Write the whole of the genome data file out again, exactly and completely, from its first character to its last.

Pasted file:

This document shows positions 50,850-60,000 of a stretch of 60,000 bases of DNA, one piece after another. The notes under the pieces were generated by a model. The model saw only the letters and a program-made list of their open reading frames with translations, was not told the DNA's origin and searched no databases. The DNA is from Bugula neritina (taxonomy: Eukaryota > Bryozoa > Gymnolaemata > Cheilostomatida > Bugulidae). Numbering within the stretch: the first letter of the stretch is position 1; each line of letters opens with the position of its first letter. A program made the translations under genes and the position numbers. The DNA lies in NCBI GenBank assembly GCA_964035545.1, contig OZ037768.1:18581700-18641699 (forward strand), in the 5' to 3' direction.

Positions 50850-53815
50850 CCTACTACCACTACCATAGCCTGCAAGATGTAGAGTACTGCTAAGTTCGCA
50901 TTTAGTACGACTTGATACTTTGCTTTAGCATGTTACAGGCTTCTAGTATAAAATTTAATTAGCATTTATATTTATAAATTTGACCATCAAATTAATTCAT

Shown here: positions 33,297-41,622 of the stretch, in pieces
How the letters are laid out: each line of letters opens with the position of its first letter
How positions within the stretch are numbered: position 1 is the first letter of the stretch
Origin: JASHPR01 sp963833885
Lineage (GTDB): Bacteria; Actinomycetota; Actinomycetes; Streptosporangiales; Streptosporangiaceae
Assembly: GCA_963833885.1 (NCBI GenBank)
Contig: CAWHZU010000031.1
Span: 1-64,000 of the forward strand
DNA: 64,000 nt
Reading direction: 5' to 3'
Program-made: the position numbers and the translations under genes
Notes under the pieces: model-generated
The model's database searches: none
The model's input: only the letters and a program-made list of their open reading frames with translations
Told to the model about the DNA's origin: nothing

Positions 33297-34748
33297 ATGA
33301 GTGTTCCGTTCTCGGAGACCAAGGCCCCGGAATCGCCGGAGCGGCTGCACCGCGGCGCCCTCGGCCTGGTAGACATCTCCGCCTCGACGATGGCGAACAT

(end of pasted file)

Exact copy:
This document shows positions 50,850-60,000 of a stretch of 60,000 bases of DNA, one piece after another. The notes under the pieces were generated by a model. The model saw only the letters and a program-made list of their open reading frames with translations, was not told the DNA's origin and searched no databases. The DNA is from Bugula neritina (taxonomy: Eukaryota > Bryozoa > Gymnolaemata > Cheilostomatida > Bugulidae). Numbering within the stretch: the first letter of the stretch is position 1; each line of letters opens with the position of its first letter. A program made the translations under genes and the position numbers. The DNA lies in NCBI GenBank assembly GCA_964035545.1, contig OZ037768.1:18581700-18641699 (forward strand), in the 5' to 3' direction.

Positions 50850-53815
50850 CCTACTACCACTACCATAGCCTGCAAGATGTAGAGTACTGCTAAGTTCGCA
50901 TTTAGTACGACTTGATACTTTGCTTTAGCATGTTACAGGCTTCTAGTATAAAATTTAATTAGCATTTATATTTATAAATTTGACCATCAAATTAATTCAT

Shown here: positions 33,297-41,622 of the stretch, in pieces
How the letters are laid out: each line of letters opens with the position of its first letter
How positions within the stretch are numbered: position 1 is the first letter of the stretch
Origin: JASHPR01 sp963833885
Lineage (GTDB): Bacteria; Actinomycetota; Actinomycetes; Streptosporangiales; Streptosporangiaceae
Assembly: GCA_963833885.1 (NCBI GenBank)
Contig: CAWHZU010000031.1
Span: 1-64,000 of the forward strand
DNA: 64,000 nt
Reading direction: 5' to 3'
Program-made: the position numbers and the translations under genes
Notes under the pieces: model-generated
The model's database searches: none
The model's input: only the letters and a program-made list of their open reading frames with translations
Told to the model about the DNA's origin: nothing

Positions 33297-34748
33297 ATGA
33301 GTGTTCCGTTCTCGGAGACCAAGGCCCCGGAATCGCCGGAGCGGCTGCACCGCGGCGCCCTCGGCCTGGTAGACATCTCCGCCTCGACGATGGCGAACAT